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Electron microscopy techniques showed that the coronavirus spikes maintained the desired shape in the vaccine, which should help stimulate an appropriate immune response.

LA JOLLA, CA—Scientists at Scripps Research have obtained high-resolution, atomic-scale details of the structure of a SARS-CoV-2 “spike” protein from an experimental COVID-19 vaccine—details that are consistent with the robust neutralizing antibody responses the vaccine elicited in preclinical and phase 1 clinical studies.

The experimental vaccine, NVX-CoV2373, is being developed and tested in clinical trials by the vaccine maker Novavax Inc. It uses lab-grown copies of the SARS-CoV-2 spike protein to stimulate neutralizing antibody responses to this key viral protein, with the goal of blocking new COVID-19 infections.

The new structural details, obtained using low-temperature electron microscope techniques, are available in the manuscript submitted to the open-access preprint repository bioRxiv. The molecular map of the Novavax spike protein could be helpful in evaluating the vaccine’s ongoing human clinical trial results.

“Our findings suggest that the speedy design and manufacture of this vaccine did not compromise the quality of the spike protein structure,” says the study’s senior author Andrew Ward, PhD, a professor in the Department of Integrative Structural and Computational Biology at Scripps Research.

SARS-CoV-2, the virus that causes COVID-19, appears to have originated from a bat coronavirus in China. It has now caused nearly 20 million human infections globally, including more than 700,000 deaths. A vaccine to prevent infection is the world’s highest public health priority—and in pursuit of that goal, dozens of research teams have designed and started testing potential vaccines.

The Novavax vaccine, like most other COVID-19 vaccine candidates, is designed to stimulate an immune response—ideally providing long-term immune “memory” against the SARS-CoV-2 spike protein. These spike proteins stud the surface of each coronavirus particle; they are the protrusions that give the virus its crown-like appearance and contain the segments the virus uses to penetrate and then infiltrate host cells.

In what may be a strategy for evading immune recognition, the spike protein has a floppy, ever-changing shape. The Novavax immunogen spike protein uses mutations to stabilize the spike protein in its functional shape so that the immune system can learn to recognize and attack it. This key advancement is based on discoveries made several years ago by Ward and collaborating researchers Jason McLellan, PhD (University of Texas at Austin), and Barney Graham, MD, PhD (Vaccine Research Center at the National Institutes of Health) in their structural studies of the seasonal coronavirus HKU1 and of the pandemic coronaviruses MERS and SARS.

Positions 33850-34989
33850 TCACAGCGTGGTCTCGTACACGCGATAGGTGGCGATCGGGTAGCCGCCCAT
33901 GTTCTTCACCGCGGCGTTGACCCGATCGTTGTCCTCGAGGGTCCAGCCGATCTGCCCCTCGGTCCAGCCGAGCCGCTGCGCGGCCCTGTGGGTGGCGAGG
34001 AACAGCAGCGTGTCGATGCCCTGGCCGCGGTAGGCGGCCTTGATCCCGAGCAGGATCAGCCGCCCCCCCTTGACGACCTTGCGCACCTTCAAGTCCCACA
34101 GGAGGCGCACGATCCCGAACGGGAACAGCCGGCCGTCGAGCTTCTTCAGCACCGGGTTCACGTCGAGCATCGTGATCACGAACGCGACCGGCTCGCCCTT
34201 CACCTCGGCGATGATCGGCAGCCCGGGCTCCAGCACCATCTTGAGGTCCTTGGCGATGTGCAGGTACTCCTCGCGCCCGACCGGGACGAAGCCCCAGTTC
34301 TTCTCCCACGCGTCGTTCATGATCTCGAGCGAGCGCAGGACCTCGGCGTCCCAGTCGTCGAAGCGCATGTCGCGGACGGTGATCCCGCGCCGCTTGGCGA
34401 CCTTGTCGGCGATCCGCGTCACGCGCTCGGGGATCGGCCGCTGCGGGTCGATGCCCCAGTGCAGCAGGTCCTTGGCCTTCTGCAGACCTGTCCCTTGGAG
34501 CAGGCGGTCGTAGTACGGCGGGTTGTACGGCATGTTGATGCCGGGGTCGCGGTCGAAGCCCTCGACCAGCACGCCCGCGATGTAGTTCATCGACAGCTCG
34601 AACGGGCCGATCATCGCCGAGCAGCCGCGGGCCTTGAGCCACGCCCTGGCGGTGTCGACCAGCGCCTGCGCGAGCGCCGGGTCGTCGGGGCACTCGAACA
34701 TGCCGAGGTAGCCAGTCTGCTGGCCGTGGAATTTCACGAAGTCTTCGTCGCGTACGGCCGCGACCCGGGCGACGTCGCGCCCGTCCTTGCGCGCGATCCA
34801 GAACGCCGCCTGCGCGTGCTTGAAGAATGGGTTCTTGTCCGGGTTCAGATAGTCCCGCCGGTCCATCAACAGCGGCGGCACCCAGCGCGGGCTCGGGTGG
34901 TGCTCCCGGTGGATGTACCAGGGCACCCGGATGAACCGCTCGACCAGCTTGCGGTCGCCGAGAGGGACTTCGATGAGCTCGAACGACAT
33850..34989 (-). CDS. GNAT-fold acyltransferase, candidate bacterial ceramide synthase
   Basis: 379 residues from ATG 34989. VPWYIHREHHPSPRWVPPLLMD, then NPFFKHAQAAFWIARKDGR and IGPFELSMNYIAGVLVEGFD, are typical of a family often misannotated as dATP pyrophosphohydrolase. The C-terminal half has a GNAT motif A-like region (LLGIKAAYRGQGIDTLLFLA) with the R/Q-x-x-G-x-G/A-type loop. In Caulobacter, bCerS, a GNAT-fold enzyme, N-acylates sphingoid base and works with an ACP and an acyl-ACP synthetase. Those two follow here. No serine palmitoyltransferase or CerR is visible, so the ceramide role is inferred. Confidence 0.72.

The new structural study shows that the mutations stabilize the Novavax spike protein in the desired conformation.

“It is incredibly gratifying to see how our prior work having direct impact on vaccine development for SARS-CoV-2,” Ward says. “The opportunity to characterize the vaccine formulation that Novavax is testing in people brings it full circle.”

“We are grateful for Andrew Ward and the scientists at Scripps Research for defining the high-resolution structure of the SARS-CoV-2 spike protein in our NVX-CoV2373 vaccine,” says Gale Smith, PhD, vice president of vaccine development and chief scientist at Novavax. “This important contribution provides insights into the high rate of transmission of COVID-19 and a scientific basis for the vaccine inducing neutralizing antibodies in 100 percent of phase 1 trial participants.”

Novavax has submitted data from the phase 1 clinical trial to a peer-reviewed scientific journal and the online preprint server

Ward notes that the structural details also indicate that the coronavirus spike protein has previously undiscovered “pockets” where certain compounds could bind. “These are places where, in principle, you could target the spike protein with small-molecule drugs,” he says.

The coronavirus spike proteins, like those of other viruses including HIV, naturally form three-copy structures called trimers on virus particles, and function in that trimer shape. Ward and his team, in the new study, found that the spike proteins not only form trimers successfully, but can also form clusters of two or three trimers.

The specific molecular nature of interactions points to the possibility—which Ward and colleagues can now follow up in further studies—that clustering of spike trimers occurs naturally on SARS-CoV-2 to enhance its infectivity.

“It’s possible that the virus needs more than one spike trimer to pierce a host cell, so this tendency to form higher-order clusters may underlie its infectiousness,” Ward says.

The study, “Structural analysis of full-length SARS-CoV-2 spike protein from an advanced vaccine candidate,” was authored by Sandhya Bangaru, Gabriel Ozorowski, Hannah Turner, Aleksandar Antanasijevic, Deli Huang, Xiaoning Wang, Jonathan Torres, Jolene Diedrich, John Yates III, David Nemazee, James Paulson and Andrew Ward, all of Scripps Research; and Jing-Hui Tian, Alyse Portnoff, Nita Patel, Michael Massare, Greg Glenn and Gale Smith of Novavax Inc.

Support was provided by the National Institute of Allergy and Infectious Diseases (UM1 AI144462, R01 AI113867, R01 AI132317), the Bill and Melinda Gates Foundation (OPP1170236) and Novavax Inc.